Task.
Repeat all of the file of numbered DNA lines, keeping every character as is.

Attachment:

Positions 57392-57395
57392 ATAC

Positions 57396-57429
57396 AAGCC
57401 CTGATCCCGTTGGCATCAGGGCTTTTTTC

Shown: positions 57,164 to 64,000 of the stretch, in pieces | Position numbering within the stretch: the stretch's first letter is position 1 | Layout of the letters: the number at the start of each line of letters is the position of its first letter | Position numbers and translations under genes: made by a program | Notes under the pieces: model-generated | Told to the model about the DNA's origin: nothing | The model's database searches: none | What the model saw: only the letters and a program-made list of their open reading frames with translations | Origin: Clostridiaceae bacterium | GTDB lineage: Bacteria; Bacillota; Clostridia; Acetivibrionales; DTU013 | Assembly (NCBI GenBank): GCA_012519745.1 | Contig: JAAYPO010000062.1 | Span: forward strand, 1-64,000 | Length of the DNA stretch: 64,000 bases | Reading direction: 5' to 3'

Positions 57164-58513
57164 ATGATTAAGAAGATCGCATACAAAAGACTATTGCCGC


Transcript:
Positions 57392-57395
57392 ATAC

Positions 57396-57429
57396 AAGCC
57401 CTGATCCCGTTGGCATCAGGGCTTTTTTC

Shown: positions 57,164 to 64,000 of the stretch, in pieces | Position numbering within the stretch: the stretch's first letter is position 1 | Layout of the letters: the number at the start of each line of letters is the position of its first letter | Position numbers and translations under genes: made by a program | Notes under the pieces: model-generated | Told to the model about the DNA's origin: nothing | The model's database searches: none | What the model saw: only the letters and a program-made list of their open reading frames with translations | Origin: Clostridiaceae bacterium | GTDB lineage: Bacteria; Bacillota; Clostridia; Acetivibrionales; DTU013 | Assembly (NCBI GenBank): GCA_012519745.1 | Contig: JAAYPO010000062.1 | Span: forward strand, 1-64,000 | Length of the DNA stretch: 64,000 bases | Reading direction: 5' to 3'

Positions 57164-58513
57164 ATGATTAAGAAGATCGCATACAAAAGACTATTGCCGC